Portugal - Head of observatory on prisons charged with "offending" prison guard service

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Antonio Pedro Dores, sociologist and professor at Lisbon university and director of the association ACED (Associação Contra a Exclusão pelo Desenvolvimento), which was established in 1997 and runs an observatory on prisons, faces charges of "offending a collective person, body or service" levelled at him by the SNCGP (Sindicato Nacional do Corpo da Guarda Prisional, national trade union of the body of prison guards). ACED is a member of the Coordenadora para la prevención de la tortura network to prevent torture and of the European Civil Liberties Network.

The case against Antonio Pedro Dores

The notice served on 6 March 2008, informing Dores that his case will be heard on 9 December 2008, cites and quotes extracts from a number of reports in Portuguese newspapers dating back to 2004 in which the prison guards service is accused of a number of malpractices including serious abuses against inmates, both in relation to specific incidents and more widespread practices, sometimes resulting in deaths. These have led the Lisbon criminal prosecution and investigation service to initiate proceedings against Dores after accepting the SNCGP's argument that statements by the accused and from the ACED website "caused alarm in public opinion, created collective unrest in prison establishments, increased the danger of revolts and other expressions of indiscipline in prisons". Moreover, the claims are deemed to have "exposed members of the prison guards service to heightened danger against their security", to have "harmed the category and affected" its "credibility, confidence, prestige and image", with the effect of causing prison guards and prison service officials to feel that their honour and reputation were undermined knowingly by the accused.

Dores' defence arguments

The text sent to the third section of the Lisbon criminal court in Dores' defence by lawyer José Preto describes the charge sheet as "grotesque", involving a number of shortcomings and contravening the law. It reminds the court of the prevalence of international human rights law, even at a national level, and of the prohibition against violations of human rights and fundamental freedoms, noting that institutions recognise this prevalence, although they sometimes attempt to resist its provisions through interpretations of requirements. Article 6(c) of the Declaration on the Right and Responsibility of Individuals, Groups and Organs of Society to Promote and Protect Universally Recognized Human Rights and Fundamental Freedoms, a UN General Assembly resolution (no. 53/144 of 8 March 1999), is cited to support the argument that the grounds on which Dores is accused contravene international human rights treaties and hence the Portuguese constitution:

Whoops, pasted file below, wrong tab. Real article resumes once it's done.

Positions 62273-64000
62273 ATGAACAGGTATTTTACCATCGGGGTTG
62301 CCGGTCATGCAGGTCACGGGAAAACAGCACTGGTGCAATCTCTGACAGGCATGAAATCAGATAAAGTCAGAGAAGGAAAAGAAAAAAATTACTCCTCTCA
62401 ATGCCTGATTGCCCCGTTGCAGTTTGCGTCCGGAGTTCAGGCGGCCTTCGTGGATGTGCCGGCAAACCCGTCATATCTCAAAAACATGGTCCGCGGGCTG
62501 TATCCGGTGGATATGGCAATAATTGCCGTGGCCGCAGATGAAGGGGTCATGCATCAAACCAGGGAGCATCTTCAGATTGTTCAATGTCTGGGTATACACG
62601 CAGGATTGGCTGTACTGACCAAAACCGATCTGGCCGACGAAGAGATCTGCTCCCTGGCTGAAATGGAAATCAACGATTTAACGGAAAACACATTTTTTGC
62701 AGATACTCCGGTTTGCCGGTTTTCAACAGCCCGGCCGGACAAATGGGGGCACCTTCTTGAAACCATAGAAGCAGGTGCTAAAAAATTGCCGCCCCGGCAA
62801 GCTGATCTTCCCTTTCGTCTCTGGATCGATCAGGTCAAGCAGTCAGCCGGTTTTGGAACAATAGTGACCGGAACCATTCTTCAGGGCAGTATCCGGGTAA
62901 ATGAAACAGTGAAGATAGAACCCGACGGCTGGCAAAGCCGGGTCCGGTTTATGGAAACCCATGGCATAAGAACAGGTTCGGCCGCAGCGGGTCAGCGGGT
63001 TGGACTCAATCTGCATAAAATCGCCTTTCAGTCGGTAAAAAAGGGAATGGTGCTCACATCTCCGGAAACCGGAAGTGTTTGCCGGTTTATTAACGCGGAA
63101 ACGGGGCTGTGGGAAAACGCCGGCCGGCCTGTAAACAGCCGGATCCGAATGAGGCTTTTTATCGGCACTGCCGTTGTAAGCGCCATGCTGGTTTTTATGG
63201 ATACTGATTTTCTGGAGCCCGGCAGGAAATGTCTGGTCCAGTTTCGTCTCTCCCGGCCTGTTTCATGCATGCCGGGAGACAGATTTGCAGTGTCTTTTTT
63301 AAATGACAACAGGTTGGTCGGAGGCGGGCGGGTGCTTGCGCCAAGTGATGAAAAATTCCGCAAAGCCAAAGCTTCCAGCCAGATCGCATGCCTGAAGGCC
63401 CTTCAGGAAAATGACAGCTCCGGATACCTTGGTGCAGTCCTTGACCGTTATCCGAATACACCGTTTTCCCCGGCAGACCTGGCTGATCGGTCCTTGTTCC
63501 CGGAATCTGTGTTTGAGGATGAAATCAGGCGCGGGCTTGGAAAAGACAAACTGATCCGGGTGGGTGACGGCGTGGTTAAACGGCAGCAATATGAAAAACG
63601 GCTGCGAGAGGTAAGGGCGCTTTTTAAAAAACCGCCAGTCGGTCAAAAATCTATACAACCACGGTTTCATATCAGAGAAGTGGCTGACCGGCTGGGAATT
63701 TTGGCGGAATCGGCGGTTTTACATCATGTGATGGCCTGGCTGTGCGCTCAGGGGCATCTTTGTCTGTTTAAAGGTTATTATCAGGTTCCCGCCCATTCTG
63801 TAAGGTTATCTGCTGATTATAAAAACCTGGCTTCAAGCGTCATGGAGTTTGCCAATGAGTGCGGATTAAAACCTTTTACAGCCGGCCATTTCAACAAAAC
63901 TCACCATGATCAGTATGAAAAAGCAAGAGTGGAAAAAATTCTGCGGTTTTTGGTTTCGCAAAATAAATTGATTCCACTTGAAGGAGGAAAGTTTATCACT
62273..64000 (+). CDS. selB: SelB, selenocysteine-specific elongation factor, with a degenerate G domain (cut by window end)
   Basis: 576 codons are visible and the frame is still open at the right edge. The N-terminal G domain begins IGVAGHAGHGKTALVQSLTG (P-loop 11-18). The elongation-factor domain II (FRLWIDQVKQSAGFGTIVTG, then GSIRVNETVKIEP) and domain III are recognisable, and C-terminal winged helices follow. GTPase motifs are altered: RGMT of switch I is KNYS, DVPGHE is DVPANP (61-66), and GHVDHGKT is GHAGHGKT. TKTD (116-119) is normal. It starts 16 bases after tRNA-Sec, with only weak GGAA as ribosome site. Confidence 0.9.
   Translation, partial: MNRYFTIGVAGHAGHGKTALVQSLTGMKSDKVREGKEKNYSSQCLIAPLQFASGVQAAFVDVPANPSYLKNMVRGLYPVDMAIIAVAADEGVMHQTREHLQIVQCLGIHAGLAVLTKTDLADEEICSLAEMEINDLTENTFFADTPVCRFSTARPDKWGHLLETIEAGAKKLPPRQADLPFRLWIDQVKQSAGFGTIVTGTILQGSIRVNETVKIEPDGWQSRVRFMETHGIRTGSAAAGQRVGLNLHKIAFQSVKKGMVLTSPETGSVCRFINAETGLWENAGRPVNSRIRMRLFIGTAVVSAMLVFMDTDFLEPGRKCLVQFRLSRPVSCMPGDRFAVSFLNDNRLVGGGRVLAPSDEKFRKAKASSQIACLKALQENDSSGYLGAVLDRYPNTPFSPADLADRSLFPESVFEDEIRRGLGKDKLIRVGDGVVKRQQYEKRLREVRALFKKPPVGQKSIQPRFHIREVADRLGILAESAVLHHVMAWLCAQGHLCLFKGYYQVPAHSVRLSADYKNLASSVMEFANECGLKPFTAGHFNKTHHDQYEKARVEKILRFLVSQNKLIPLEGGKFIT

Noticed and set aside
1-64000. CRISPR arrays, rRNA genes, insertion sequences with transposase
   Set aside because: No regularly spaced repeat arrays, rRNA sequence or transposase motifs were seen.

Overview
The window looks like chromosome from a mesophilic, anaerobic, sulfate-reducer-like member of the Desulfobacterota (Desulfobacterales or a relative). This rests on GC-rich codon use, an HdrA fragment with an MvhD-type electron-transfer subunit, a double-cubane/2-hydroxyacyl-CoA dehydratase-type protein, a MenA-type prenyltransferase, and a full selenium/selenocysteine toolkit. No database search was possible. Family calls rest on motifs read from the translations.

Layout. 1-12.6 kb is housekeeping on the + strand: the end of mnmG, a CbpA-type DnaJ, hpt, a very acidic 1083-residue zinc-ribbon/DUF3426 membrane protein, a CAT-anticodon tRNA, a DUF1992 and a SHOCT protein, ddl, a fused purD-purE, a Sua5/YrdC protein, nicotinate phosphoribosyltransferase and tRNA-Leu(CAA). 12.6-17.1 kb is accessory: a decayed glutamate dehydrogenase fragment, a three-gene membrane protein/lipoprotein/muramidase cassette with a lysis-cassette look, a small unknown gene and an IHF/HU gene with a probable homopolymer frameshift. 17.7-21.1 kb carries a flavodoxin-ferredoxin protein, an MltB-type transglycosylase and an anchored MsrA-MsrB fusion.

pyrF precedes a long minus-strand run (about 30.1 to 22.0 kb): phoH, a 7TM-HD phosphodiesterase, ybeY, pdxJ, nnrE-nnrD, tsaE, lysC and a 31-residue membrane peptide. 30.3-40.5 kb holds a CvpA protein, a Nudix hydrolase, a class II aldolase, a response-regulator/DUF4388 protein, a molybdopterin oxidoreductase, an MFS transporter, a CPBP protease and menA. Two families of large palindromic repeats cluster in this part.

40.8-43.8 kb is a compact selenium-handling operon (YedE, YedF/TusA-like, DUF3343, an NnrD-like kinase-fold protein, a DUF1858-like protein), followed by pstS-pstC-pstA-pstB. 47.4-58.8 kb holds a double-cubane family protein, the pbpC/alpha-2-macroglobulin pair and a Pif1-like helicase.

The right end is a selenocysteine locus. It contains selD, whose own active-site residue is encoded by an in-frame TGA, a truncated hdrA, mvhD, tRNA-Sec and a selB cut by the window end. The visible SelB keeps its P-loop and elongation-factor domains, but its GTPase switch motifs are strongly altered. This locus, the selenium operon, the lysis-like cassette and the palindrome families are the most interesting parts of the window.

"Article 6. Everyone has the right, individually and in association with others:
c) To study, discuss, form and hold opinions on the observance, both in law and in practice, of all human rights and fundamental freedoms and, through these and other appropriate means, to draw public attention to those matters."

The defence argument is critical of Portugal's failure to adhere to international human rights law in certain judicial proceedings, highlighting the existence of a number of European Court of Human Rights judgements that find Portugal guilty of failing to justify the need for criminal charges for alleged insult or defamation in a democratic context. As for prisons, Preto notes that the latest report published by the Council of Europe's Committee for the Prevention of Torture (CPT) regarding its visit to Portugal in 2003 largely supports some of Dores' findings. The trial is presented as intrinsically flawed and incompatible with human rights law, and the charges as seeking punishment for offering the media information that was requested concerning documented claims of human rights violations, whose existence the State has the "terrible habit" of denying to the Council of Europe.